Gold Mine: The metaphors Maggie uses to explain an emotion or a setting. She writes her characters’ reactions in a way that is shocking for its elaborate simplicity. It’s almost like she sneaks into your brain, finds the memory she needs and says, “HERE. This feeling you had, this heartache, this euphoria? This is how they feel right now, too.”


For Fans Of: sweet tea, porch swings, Salvador Dalí, and maybe The Once and Future King. Maybe. This series mirrors a lot of the Arthurian legend…. with funky funhouse mirrors.

*I link to that post with the caveat that it contains no spoilers AND with the hope that you know better than to look into the later books of the series without reading Boys first. Don’t be a spoiler person. It’s bad for the world.

**Don’t you dare Sean Bean me. I KNOW.


Throne of Glass by Sarah J. Maas 

Genre: Young Adult High Fantasy Published: August  2012

Amazon | GoodReads

About the book: “In a land without magic, where the king rules with an iron hand, an assassin is summoned to the castle. She comes not to kill the king, but to win her freedom. If she defeats twenty-three killers, thieves, and warriors in a competition, she is released from prison to serve as the king’s champion.

Her name is Celaena Sardothien. The Crown Prince will provoke her. The Captain of the Guard will protect her. But something evil dwells in the castle of glass–and it’s there to kill. When her competitors start dying one by one, Celaena’s fight for freedom becomes a fight for survival, and a desperate quest to root out the evil before it destroys her world.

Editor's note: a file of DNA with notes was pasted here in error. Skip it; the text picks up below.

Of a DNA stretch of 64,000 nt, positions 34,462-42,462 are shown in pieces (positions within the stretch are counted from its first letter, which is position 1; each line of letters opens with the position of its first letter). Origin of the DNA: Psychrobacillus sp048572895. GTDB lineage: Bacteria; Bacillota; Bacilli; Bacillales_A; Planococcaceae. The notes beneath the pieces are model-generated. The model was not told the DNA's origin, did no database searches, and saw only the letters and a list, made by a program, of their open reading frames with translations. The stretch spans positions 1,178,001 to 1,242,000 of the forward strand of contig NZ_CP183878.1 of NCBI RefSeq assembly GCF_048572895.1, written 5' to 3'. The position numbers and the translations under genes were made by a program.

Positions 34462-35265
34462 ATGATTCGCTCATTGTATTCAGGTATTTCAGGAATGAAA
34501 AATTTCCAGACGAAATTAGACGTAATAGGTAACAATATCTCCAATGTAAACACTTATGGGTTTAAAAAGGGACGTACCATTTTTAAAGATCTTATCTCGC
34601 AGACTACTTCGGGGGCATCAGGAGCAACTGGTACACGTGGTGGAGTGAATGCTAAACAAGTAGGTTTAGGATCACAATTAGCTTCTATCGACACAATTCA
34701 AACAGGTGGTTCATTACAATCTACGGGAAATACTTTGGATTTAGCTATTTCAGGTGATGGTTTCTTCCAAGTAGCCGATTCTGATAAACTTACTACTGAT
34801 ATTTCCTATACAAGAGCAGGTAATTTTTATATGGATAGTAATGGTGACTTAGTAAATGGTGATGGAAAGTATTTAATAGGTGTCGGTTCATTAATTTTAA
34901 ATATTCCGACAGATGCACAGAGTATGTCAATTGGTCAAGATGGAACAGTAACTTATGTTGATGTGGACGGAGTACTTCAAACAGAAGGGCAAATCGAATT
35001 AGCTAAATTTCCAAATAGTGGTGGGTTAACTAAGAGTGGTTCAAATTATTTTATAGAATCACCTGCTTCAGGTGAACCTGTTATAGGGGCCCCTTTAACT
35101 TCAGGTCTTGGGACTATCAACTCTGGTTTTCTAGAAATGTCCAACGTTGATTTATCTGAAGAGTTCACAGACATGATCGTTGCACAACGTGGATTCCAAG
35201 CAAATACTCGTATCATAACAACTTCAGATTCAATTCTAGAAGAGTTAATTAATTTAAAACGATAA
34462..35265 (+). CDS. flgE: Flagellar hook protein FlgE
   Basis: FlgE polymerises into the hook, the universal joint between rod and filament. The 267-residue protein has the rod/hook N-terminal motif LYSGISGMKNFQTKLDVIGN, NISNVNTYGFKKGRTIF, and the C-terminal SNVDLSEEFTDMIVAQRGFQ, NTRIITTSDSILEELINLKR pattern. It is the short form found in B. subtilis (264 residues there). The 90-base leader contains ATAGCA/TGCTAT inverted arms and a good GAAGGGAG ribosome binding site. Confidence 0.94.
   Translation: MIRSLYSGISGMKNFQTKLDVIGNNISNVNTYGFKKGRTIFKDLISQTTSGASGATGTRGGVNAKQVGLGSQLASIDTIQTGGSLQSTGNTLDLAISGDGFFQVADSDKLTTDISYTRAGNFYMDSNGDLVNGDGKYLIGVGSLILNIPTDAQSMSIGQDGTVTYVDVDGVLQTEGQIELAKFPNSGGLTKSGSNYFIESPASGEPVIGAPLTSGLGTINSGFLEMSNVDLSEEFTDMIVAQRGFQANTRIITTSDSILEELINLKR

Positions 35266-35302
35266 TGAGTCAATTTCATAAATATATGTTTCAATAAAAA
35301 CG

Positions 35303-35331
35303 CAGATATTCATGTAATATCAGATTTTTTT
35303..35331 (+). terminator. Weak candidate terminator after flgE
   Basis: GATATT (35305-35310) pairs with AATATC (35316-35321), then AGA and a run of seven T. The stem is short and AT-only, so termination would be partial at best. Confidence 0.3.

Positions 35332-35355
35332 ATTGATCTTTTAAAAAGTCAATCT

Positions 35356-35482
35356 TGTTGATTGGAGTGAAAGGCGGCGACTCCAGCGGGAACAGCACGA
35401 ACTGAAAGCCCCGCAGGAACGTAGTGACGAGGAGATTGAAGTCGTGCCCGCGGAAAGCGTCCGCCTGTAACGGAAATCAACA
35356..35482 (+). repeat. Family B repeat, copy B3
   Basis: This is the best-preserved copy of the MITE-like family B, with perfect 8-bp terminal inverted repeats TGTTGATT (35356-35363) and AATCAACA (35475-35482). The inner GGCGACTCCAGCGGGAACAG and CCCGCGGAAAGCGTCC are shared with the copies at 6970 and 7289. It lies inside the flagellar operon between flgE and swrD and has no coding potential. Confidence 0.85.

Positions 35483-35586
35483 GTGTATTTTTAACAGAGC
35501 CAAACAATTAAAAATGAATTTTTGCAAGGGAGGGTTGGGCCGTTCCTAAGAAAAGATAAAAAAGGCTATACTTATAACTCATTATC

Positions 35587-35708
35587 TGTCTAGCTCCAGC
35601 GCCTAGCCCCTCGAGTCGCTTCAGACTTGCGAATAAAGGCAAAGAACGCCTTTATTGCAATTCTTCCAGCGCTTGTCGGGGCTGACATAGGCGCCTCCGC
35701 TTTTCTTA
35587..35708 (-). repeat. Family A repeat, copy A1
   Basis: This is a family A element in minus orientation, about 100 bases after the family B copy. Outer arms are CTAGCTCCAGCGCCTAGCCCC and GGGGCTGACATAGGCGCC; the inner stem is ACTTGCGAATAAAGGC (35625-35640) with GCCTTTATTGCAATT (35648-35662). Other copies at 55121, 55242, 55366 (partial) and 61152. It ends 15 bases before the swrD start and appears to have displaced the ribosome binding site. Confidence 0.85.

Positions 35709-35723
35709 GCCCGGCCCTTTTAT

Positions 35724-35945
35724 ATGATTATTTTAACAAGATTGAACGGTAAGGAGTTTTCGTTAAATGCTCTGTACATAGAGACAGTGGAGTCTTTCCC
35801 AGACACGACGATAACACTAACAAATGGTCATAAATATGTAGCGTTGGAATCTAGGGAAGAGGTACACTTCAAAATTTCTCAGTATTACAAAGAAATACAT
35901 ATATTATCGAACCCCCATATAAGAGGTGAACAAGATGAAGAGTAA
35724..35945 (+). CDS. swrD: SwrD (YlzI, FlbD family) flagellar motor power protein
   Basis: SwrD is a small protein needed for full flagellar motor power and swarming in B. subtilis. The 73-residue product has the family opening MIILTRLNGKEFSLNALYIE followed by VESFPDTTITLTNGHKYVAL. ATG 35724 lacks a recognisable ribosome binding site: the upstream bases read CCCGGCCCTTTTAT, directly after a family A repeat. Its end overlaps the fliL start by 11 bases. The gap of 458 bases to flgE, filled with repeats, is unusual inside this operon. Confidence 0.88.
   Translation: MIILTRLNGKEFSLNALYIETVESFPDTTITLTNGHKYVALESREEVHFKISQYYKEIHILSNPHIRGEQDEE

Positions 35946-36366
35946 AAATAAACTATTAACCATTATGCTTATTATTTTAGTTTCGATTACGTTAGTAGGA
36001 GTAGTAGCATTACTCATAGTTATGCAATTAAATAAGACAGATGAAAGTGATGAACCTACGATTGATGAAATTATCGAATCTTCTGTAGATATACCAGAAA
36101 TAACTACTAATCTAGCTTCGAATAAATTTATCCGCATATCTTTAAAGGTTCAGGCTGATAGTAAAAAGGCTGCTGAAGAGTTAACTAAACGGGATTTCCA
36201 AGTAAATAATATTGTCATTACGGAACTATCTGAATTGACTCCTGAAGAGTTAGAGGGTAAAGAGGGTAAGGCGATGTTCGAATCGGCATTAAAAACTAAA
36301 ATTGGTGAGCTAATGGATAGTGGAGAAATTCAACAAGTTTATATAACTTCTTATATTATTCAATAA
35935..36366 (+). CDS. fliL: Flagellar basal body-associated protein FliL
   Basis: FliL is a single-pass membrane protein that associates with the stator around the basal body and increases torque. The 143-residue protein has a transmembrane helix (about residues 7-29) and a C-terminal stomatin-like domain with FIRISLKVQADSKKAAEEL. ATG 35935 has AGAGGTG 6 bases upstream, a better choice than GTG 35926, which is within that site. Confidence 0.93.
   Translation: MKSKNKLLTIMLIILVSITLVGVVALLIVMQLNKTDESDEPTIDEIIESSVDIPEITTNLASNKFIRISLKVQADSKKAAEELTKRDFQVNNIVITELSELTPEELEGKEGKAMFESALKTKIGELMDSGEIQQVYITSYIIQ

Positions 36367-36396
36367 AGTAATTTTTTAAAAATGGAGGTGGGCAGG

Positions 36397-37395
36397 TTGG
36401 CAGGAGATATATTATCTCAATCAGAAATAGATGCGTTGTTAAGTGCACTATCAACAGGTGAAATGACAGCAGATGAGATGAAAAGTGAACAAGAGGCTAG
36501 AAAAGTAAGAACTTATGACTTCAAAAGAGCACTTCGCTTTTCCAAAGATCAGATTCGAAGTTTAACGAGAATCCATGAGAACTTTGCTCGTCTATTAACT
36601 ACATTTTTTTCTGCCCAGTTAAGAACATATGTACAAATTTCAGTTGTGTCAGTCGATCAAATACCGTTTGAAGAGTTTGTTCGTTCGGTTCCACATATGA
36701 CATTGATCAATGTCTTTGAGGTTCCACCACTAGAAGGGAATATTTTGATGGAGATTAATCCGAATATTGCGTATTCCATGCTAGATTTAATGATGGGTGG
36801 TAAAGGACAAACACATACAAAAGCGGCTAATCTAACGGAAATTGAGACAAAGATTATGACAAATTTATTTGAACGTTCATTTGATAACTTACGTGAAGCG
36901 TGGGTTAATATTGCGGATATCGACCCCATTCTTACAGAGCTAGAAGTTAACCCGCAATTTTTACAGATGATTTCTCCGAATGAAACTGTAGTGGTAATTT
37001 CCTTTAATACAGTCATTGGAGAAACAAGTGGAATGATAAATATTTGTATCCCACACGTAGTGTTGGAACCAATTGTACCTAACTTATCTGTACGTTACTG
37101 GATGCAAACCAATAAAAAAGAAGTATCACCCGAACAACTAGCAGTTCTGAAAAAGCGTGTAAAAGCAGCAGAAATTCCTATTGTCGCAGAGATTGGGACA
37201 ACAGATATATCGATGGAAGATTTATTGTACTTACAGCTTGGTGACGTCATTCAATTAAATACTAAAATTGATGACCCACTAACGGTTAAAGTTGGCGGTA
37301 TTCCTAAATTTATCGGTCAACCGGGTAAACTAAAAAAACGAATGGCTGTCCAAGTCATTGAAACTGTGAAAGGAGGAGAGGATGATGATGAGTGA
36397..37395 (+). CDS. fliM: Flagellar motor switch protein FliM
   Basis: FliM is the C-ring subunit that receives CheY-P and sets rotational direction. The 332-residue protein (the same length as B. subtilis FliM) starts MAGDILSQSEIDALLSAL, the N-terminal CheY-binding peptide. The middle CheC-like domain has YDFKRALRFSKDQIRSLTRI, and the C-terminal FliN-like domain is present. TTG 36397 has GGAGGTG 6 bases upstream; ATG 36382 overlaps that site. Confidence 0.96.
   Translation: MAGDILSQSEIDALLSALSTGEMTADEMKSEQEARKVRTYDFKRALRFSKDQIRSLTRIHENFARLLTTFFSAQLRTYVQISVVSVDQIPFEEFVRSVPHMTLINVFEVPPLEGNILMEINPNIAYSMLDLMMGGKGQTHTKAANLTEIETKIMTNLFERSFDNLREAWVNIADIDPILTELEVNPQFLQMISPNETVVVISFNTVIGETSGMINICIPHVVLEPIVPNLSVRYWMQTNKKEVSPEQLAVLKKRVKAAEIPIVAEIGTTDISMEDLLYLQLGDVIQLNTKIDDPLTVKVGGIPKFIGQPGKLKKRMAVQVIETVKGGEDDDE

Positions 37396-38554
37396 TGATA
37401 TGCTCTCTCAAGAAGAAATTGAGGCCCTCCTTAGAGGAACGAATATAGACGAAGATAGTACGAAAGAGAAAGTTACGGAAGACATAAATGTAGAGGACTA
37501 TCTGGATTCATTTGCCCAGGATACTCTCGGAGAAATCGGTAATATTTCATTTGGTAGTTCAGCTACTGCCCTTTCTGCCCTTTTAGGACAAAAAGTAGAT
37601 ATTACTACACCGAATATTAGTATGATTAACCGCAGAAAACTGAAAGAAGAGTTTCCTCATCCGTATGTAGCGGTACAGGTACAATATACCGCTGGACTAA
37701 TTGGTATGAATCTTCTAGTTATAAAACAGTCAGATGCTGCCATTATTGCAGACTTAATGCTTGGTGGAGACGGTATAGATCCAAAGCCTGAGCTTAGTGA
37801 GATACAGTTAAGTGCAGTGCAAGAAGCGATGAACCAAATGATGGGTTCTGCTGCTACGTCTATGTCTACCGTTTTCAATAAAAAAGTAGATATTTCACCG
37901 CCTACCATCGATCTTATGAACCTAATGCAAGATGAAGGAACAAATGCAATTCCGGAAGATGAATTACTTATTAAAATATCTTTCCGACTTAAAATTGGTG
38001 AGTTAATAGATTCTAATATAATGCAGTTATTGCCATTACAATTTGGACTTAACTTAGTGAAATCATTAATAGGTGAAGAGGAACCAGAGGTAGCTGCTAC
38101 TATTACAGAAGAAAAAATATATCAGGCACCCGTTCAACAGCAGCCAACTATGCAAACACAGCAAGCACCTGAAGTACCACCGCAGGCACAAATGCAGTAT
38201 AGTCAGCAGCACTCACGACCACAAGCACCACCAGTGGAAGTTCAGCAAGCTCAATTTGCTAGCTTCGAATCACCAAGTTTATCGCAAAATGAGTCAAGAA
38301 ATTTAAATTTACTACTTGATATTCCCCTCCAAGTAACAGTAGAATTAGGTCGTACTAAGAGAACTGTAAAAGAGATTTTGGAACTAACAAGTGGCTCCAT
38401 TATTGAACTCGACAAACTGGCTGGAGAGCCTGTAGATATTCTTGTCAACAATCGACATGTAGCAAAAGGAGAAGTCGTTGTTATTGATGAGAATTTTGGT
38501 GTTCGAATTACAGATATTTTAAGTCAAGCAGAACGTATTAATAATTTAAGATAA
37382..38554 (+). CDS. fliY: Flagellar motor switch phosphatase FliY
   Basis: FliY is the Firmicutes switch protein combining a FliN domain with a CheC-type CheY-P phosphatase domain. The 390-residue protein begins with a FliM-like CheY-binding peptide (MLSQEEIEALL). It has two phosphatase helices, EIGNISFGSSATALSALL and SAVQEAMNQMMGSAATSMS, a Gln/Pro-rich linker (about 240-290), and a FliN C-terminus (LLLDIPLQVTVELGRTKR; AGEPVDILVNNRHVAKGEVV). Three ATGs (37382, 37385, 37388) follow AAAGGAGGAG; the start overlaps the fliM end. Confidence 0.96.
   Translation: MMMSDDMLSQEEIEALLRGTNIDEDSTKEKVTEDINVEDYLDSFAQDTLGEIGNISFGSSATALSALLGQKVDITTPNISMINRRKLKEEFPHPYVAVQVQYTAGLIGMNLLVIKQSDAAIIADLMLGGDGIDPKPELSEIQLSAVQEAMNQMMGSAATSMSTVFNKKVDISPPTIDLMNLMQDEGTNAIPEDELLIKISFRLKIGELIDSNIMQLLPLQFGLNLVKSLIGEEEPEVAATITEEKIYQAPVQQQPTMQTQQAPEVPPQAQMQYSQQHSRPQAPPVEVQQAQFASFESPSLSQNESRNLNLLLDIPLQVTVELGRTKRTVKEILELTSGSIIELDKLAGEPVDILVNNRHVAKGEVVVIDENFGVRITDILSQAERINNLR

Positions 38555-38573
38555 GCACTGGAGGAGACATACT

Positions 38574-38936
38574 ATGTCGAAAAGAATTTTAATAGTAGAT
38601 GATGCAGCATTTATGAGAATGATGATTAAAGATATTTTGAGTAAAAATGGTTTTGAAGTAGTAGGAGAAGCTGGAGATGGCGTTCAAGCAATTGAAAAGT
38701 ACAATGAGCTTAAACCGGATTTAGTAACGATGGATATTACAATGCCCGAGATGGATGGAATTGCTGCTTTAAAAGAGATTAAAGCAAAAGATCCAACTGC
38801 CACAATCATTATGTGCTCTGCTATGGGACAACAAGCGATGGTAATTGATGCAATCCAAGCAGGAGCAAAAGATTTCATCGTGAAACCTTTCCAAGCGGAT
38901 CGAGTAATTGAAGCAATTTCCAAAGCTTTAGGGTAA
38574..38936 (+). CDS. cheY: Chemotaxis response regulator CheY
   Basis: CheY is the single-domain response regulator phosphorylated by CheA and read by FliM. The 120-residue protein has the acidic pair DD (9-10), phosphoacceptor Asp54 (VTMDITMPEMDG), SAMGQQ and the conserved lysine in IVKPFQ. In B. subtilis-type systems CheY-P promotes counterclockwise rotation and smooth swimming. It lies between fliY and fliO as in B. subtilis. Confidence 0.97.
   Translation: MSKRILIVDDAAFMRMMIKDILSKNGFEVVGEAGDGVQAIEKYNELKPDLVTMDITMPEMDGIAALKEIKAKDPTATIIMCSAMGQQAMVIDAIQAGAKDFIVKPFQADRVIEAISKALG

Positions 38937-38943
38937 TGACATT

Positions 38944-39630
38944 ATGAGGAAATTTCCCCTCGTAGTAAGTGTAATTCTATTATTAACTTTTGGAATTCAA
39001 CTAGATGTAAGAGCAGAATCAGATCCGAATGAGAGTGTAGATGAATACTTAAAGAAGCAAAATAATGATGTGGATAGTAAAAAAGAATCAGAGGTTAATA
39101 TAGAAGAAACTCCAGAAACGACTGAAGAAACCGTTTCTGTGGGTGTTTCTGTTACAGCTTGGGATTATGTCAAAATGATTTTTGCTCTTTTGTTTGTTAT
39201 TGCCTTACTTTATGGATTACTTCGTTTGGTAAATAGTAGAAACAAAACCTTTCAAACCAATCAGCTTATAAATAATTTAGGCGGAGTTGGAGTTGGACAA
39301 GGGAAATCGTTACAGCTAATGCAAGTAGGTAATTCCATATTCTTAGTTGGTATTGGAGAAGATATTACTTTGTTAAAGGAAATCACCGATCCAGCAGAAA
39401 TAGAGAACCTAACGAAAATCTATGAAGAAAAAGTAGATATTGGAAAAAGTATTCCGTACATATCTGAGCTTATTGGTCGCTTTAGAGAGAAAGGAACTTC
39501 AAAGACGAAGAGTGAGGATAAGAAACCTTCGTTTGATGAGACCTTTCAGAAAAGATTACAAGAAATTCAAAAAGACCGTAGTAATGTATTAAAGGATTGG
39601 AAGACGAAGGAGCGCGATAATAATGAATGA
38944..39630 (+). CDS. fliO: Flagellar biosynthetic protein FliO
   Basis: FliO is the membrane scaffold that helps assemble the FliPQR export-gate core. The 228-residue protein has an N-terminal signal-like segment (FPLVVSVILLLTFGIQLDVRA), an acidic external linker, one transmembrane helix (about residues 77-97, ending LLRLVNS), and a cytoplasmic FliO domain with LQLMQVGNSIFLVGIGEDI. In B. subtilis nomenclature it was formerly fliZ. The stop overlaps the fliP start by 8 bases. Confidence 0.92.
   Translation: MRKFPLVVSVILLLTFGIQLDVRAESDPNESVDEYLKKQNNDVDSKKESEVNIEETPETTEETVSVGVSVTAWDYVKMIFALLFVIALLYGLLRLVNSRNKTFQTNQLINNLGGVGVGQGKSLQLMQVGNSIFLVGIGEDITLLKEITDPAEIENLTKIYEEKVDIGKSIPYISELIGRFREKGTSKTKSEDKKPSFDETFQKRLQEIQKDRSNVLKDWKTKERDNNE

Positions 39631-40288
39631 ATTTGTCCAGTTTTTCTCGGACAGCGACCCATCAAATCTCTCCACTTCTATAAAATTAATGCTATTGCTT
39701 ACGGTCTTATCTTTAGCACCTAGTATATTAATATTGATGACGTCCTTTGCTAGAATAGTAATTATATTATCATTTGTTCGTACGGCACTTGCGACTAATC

I discovered this book late last year, and because I am a book snob and kind of a jerk about flash-judging books based on blurbs (see above) and covers (see part two), I really didn’t think it would be all that good. Totally happy to report that I am an idiot and this series is more than just “good.”

I like authors who are not afraid to take the time to build their narrative and world slowly. It drives me NUTS when fans demand what they want and they demand it NOW, instant gratification style. I hate that in an audience. Chill out, dudes. Let the story be a story, not a haiku.

Anyway… That doesn’t mean this book moves slowly or that it takes a long time to be interesting. Not at all. Glass is the first book in six book series. With each book, Maas deepens the stakes, reveals so many twists and pulls apart the world she created, layer by layer, to show you exactly what it contains. Each layer is lovely and interesting on its own, but Mass is definitely not showing all her cards in book one.

All that being said– yes, the first book skims the surface of her world and moved a tiny bit too quickly through the plot for me, but it is still worth reading immediately. I feel like she skimmed on purpose to take time to introduce readers to the key players. Celaena is by no means the only main character, so don’t let the cover fool you. In Glass, Maas establishes the rules before she dives in deeper to break them.